COVID-19 Conspiracy Theories Meet Election Interference
Lockdowns and stay-at-home orders are pushing more people than ever to turn to social media for entertainment and connection during the COVID-19 pandemic. However, bad information—including intentional disinformation—is disseminating widely, causing confusion, fueling conspiracy theories, and potentially meddling with elections.
According to NewsGard, more than 200 websites were actively peddling pandemic-related hoaxes in May—up from just 36 websites in April. A Carnegie Mellon University study found that nearly half of the Twitter accounts posting messages about COVID-19 are likely bots. The researchers said that the tweets appear to be aimed at sowing division in the United States, NPR reported.
Social media is full of bots, foreign interference and misinformation — especially when it involves presidential campaigns.— NPR (@NPR) May 27, 2020
So with social media usage at an all-time high, experts worry what November's election will look like. https://t.co/z4r5C9dii3
“We do know that it looks like it’s a propaganda machine, and it definitely matches the Russian and Chinese playbooks, but it would take a tremendous amount of resources to substantiate that,” said Kathleen Carley, a professor of computer science at Carnegie Mellon University conducting a study into bot-generated COVID-19 tweets.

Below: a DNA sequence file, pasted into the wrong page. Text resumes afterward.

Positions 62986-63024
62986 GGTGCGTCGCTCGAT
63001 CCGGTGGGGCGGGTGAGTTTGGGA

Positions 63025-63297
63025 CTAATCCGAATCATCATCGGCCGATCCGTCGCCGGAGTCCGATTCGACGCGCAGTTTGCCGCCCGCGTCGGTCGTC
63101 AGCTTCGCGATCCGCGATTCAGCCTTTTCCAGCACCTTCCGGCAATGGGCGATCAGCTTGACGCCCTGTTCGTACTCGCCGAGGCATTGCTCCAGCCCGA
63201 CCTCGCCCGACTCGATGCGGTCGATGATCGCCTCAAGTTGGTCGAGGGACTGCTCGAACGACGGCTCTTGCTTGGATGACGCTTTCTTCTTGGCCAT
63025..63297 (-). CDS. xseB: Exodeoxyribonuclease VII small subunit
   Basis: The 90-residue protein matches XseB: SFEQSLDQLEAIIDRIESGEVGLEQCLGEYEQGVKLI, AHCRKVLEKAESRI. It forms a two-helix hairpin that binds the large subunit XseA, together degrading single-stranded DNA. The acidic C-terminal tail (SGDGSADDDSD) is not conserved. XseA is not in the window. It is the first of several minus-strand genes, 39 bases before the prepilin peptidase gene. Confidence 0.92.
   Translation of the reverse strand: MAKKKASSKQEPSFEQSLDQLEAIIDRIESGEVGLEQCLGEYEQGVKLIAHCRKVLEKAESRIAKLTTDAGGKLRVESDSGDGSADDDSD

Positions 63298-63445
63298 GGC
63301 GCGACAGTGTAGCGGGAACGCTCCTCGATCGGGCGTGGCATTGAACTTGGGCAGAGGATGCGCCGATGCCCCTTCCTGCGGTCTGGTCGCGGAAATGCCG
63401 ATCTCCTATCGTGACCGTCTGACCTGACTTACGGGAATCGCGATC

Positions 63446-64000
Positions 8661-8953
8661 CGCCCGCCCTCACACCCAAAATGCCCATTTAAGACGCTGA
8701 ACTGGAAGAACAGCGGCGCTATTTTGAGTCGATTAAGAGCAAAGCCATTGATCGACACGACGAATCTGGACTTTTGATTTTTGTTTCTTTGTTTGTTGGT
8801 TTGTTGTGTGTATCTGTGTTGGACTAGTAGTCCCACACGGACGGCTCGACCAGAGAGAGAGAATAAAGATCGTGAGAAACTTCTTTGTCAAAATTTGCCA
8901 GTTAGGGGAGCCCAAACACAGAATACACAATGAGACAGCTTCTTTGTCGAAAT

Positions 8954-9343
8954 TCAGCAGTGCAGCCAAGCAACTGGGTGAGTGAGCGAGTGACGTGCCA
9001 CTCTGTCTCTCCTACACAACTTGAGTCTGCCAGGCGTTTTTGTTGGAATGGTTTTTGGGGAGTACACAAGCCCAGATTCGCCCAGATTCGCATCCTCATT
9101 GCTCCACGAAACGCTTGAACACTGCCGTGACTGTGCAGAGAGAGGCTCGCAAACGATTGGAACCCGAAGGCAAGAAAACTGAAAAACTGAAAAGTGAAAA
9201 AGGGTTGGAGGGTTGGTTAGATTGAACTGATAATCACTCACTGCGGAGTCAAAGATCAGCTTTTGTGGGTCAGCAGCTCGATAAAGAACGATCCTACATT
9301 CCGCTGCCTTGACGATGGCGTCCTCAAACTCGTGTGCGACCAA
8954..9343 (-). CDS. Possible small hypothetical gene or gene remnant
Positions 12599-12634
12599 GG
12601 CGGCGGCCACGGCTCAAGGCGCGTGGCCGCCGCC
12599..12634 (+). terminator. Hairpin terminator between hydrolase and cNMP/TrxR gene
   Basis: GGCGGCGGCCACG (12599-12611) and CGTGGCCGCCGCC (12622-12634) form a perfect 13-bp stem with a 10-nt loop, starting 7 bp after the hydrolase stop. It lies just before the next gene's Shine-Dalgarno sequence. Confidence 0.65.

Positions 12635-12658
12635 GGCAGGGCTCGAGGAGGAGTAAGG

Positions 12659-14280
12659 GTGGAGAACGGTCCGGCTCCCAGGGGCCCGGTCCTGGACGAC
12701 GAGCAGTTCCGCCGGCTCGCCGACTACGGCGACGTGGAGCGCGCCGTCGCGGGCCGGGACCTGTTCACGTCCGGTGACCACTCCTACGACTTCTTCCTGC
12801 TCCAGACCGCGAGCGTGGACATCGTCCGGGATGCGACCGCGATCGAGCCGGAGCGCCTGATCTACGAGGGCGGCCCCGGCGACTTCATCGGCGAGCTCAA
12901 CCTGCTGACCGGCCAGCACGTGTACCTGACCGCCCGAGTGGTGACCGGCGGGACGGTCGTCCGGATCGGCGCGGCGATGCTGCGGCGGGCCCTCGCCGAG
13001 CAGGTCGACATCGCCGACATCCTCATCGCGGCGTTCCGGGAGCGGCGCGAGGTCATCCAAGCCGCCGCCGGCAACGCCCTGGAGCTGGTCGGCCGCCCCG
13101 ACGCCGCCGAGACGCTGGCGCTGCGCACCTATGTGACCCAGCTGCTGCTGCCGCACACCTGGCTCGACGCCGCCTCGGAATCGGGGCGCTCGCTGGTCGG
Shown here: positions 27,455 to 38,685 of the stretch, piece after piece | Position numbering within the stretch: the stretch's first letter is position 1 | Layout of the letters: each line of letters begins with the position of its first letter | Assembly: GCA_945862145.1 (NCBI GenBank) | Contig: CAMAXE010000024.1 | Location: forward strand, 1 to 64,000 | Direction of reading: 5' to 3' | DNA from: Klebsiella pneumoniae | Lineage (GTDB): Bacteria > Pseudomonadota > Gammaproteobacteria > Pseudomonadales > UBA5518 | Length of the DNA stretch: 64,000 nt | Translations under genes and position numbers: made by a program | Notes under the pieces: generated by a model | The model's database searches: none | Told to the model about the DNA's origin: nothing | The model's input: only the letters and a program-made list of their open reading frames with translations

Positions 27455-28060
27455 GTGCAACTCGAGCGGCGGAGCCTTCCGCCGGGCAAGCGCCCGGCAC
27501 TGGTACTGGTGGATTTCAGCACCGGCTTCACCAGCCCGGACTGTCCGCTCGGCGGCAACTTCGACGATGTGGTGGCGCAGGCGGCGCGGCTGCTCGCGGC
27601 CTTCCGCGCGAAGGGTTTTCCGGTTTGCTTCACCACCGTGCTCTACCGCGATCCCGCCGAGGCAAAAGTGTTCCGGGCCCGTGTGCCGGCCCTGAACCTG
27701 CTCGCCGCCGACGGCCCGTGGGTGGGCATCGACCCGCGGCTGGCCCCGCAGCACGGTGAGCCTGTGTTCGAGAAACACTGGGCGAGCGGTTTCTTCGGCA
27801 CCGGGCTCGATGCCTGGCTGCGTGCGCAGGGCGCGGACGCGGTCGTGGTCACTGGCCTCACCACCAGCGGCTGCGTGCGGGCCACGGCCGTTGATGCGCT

This activity has experts concerned about the potential for disinformation to color the outcome of upcoming elections, including the 2020 presidential election in the United States.
U.S. Senator Marco Rubio, acting chairman of the Senate Intelligence Committee, warned that foreign actors would likely seek to amplify COVID-19 conspiracy theories to interfere in the 2020 election, the Associated Press (AP) reports. Rubio added that malicious actors could try to convince people that any new vaccine against the virus could be more harmful than helpful.
“I think the COVID-19 crisis is one in which you’ve seen efforts to promote false narratives that drive some of the friction in this country,” Rubio told the AP, warning that lessons from 2016 election interference had not been learned. “I’m not sure that we’re any less vulnerable than we once were,” he said.
Read more about rebuilding trust after the 2016 election in this Security Management report.